By being public, by being part of a social organism, I’ve joined an extractive industry. In Design as Art, Bruno Munari cautioned against challenging this order: “To neglect the rules is dangerous, because it fouls up the whole organism.”
    But what if the organism is already “fouled up.” What if this organism is already tumorous.
🙂 📩 💬 📅. ➕ 🇳🇬, 🇸🇳, and 🇮🇶, Unicode 13.0 🤝 🗂 5️⃣ 5️⃣ 🌱 emojis 🎉. ✨ ,,,and —the Unicode 💻 🤲 🔗⛰ of 🎉.
    On 📆 8️⃣, 🗣 that 💡, 🚨 🚧 the 📢 of Unicode 14.0 for 6️⃣ 📆. Then, 2️⃣ 🗓, their 🖥 🚨 💣. Any 🔄 or 🤳⚡️ 🛑.
    It's 🤯 for 🗣 😨 ⚡️ 🚫, but 🤷‍♂️ 😶. Under 😷, 🤭 towards 🗣, 🚶‍♂️ from 🛋 to 🍽 to 🛏, 🚲through 👀, 😶.
    🤔 with , but 💁‍♂️ 🍆.

👨‍🌾 in the Desert
That 📱 was 🌱 🇨🇱, where 📋 "👷‍♂️" ⛏ and 🔋, ⚡️ 🌍 📦 🔗.
    In 🌎 ⚒, the 🇨🇱 👨‍🏫 Martin Arboleda 👉 this 🏗 🗺 from 🏙 to the 🛳 of 🇨🇱, to the 🌐 🏢 of 🇨🇱, to the 🍏 🏭 of 🇨🇳 . By 💦 💴 💵 💶, 🇨🇱 ✍️ ⛅️ in 📈 of 🛣 ⚙️ (131) 🌍 🤝 😱 📈 and 😬. 🇨🇱 💥 🤜 towards "🚢 🖥" and "📡 💡" has 🙃 👨‍🏭 👷‍♂️ 👨‍💼, 🤲 70% of 🇨🇱's 🚢 👷‍♂️ under 🤷‍♂️ 📋(131). Out of 📦 🔗 🤲 🕳 💳 of 😬 👷‍♂️ ⚙️ with ⛽️ 🛢 of 🚚, 📂 🗑 and 🔩, and ⛓.” (94). 👥 🆕 ⚠️ 👷‍♂️ 🌀 🤝 to a “👐🏻 👩‍🌾,” which 👷‍♂️ 🏭, 📈by the 🏛 🗃 🗯, (97). 💥 🙅‍♂️ of a “🌐 👩‍🌾” 🛢 Farshad Araghi 🗣 a “🌏 ” (97), 👉 ⚠️ 👷‍♂️ 🏗 🗺into , 💻, 💵, and ✨.
    🤷‍♂️ a ❔on the Unicode ⌨️. 🤞 👉 👨‍🌾 🙂 🌫, 🥕 into ⬜️. ❌ ❗️ to 👨‍🌾 👉 👨🏾‍🌾, ❌ 👁 🤬 that 🇨 👉 ⚒ 🏭 (100).
    👀, 🌀 🤝 ☯️ 🌐 🔗. 🤭 as 👨‍💻 ❗️ 🔄 Unicode 📲, as the 🌐 📉, as 😑 for 👉🙅‍♀️ 🇺🇸.
    ❤️     👨‍💻 ✍️ in 👥.
    🤔 ✍️ 🗺 ✉️ 🏷 👉😊 😆 which 🤔 ✨. 👏 😁 in 📨; 👯‍♂️, 🤯, that Richard Rorty 🤔, or Otto Neurath in 🚹🚺, or Unicode in 🙃 🙂. ✌️ 🤝 👀 🗣 ❔ ⚡️ as 😸 👨‍💼: 👤 of 👥.
    👇 ⌨️ or 🖱, 🤔 of Ellsworth Kelly. 👴 in ⚔️ II as 👤 of 👥👤, 👉 “👻 .” In 🎖, Kelly 🛠: 🎈 🚙, 📍 ✈️ , and ⛺️. On 🌍 📏, 👨‍🎨 ✏️ in 🔵 🔷 ⚪️; 🤔 ✈️ 🛣, 🤔 👀 Messerschmitt Me 262.
    👨‍🎨 in 🗽—⚰️ at 92—🎨 ◻️. 👉 🖥. 👨‍💼 from 🌃 ⛏ 🎨 off Kelly’s 🏠 so 🏡 Kelly’s. 👀 Spencertown ✈️, 👌 the ◻️◻️◻️: ✨ across 🏔.
    🛩 💻, 📃 ⬜️. 🔳. 🖱📲. 💭 Ellworth Kelly in .
   😐 👷‍♂️. 603rd Engineering Camouflage Battalion 💪 🎈 🚙 like ⚰️, 🖥 🎈. 🔤 . my 🖥, like 🎈 🆕 💐.
    😶 . 🌈 and 🔡 and 🔤—in 🤝, 💐 📂 👥.
    👐 👥, 🤝 of 👬, 🤳 🏭. In 🔠 as 🎨, Bruno Munari ⚠️ ❌ 📛: “🤷‍♂️ ⁉️, because 🗑 🤲 🧠.”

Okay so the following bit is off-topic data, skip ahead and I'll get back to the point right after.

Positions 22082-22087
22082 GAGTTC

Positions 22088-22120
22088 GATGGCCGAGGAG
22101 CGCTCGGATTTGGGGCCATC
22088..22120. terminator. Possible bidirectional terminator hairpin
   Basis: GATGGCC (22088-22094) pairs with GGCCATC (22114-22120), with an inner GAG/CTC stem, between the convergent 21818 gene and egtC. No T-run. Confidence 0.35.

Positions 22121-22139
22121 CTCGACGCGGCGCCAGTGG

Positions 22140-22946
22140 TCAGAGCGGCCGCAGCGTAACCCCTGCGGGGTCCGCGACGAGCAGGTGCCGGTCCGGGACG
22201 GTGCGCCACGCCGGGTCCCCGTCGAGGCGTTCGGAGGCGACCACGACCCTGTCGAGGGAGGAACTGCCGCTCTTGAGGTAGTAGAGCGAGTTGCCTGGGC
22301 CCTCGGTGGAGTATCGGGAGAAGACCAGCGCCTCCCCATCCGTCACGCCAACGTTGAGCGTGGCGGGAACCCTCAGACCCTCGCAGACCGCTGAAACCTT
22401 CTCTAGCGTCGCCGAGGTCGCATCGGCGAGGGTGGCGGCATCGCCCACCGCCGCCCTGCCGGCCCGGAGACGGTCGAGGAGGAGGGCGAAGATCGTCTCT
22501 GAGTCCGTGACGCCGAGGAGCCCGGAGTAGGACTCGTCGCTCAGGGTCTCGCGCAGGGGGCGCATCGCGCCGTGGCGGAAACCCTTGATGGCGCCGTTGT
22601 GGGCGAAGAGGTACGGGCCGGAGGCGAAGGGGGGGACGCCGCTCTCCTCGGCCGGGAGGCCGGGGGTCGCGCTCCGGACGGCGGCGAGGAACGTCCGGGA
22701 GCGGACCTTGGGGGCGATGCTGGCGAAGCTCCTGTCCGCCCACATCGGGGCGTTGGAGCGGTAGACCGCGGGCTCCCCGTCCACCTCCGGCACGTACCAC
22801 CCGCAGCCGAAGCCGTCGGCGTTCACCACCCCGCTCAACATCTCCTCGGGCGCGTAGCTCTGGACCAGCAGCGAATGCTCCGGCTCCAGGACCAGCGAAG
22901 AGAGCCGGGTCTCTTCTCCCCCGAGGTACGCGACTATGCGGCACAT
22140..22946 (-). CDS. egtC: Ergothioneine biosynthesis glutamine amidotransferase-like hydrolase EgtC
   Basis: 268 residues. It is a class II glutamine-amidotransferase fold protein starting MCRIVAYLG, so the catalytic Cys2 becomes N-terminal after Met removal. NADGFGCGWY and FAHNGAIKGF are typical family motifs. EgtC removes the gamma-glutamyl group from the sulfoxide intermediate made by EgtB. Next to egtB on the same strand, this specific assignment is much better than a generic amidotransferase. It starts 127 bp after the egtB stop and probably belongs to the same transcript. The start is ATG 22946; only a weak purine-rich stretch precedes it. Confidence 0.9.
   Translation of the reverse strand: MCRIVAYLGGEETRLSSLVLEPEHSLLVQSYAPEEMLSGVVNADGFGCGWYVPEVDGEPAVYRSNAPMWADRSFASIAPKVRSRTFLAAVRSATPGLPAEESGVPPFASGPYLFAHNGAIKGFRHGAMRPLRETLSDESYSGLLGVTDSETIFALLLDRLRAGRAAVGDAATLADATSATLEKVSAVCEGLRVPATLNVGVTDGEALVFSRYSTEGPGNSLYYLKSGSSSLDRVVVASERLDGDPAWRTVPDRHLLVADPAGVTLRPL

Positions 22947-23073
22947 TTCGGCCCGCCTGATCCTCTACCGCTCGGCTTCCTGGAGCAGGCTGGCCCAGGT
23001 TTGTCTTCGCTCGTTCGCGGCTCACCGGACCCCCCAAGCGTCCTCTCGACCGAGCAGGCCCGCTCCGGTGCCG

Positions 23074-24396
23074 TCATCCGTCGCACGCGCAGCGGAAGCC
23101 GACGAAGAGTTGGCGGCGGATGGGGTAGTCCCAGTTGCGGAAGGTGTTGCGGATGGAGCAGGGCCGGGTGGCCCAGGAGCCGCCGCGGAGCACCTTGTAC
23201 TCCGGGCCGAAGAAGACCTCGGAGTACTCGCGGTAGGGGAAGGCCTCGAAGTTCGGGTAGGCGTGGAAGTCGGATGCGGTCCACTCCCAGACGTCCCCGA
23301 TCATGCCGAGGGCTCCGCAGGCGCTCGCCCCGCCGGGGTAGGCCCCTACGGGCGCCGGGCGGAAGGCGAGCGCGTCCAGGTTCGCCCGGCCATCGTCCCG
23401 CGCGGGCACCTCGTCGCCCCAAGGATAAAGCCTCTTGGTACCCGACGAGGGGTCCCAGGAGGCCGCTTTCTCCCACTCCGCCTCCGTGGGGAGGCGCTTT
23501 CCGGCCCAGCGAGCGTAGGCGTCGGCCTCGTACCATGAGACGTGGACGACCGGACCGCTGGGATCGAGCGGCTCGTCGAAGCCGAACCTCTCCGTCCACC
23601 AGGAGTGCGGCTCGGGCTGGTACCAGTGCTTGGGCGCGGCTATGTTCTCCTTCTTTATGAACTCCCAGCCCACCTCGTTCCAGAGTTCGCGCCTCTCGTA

⁉️ ↪️ “🗑.” ⁉️ ↪️ 🤢 🤮.

glossolalia “But the burns were like the fingerprints of an older time—before Ziegler and his brethren decided that traditional sources of value were merely superstition. “Those thousands of generations of technical progress” obliterated ritual, emptied out all meaning, glossolalia without divinity. I decided that’s what the painted mother foresaw, that she was saying farewell to candlelight, that she knew she was trapped inside a painting addressed to the future, where it could only be, however great, an instance of technique.” (Ben Lerner, The Topeka School) What motivated me to “empty out” a book cover? What made me “secularize” my form? When did I learn to speak in tongues, to speak in “Arial” and “Union”? If you’ve stripped meaning from the page —or rather, imbued only typeface and composition with meaning—perhaps this new grammar “addresses a future,” not a present. In short, by “obliterating ritual,” the “glossolalia” of design can’t help but voice something otherworldly, something transcendent: “an instance of technique.”
"even signs must burn" "Through objects, each individual and group searches out his-her place in an order, all the while trying to jostle this order according to a personal trajectory," (38)
Ideology "appears as a sort of cultural surf frothing on the beachhead of the economy," (144).
“All the repressive and reductive strategies are already present in the internal logic of the sign, as well as those of exchange value and political economy. Only total revolution, theoretical and practical, can restore the symbolic in the demise of the sign and of value. Even signs must burn," (Jean Baudrillard, For A Critique of the Political Economy of the Sign,163).
A liberatory design practice must confront its own need to exist. In other words, if we take seriously Baudrillard’s claim, then one must examine the reproduction of these “internal logics;” we must examine the very need for design.
metonymy “Metonymy works by the contiguity (association) between two concepts, whereas the term "metaphor" is based upon their analogous similarity. When people use metonymy, they do not typically wish to transfer qualities from one referent to another as they do with metaphor.[10] There is nothing press-like about reporters or crown-like about a monarch, but "the press" and "the crown" are both common metonyms. Some uses of figurative language may be understood as both metonymy and metaphor; for example, the relationship between "a crown" and a "king" could be interpreted metaphorically (i.e., the king, like his gold crown, could be seemingly stiff yet ultimately malleable, over-ornate, and consistently immobile).” When it’s about to rain in west Texas, tarantulas will come out of their nests and fan their bodies out along the red ground in anticipation. Rabbits can plough their warrens up to 500 meters deep. They’ll carve out rooms off the branching tunnels, burrows to nest in.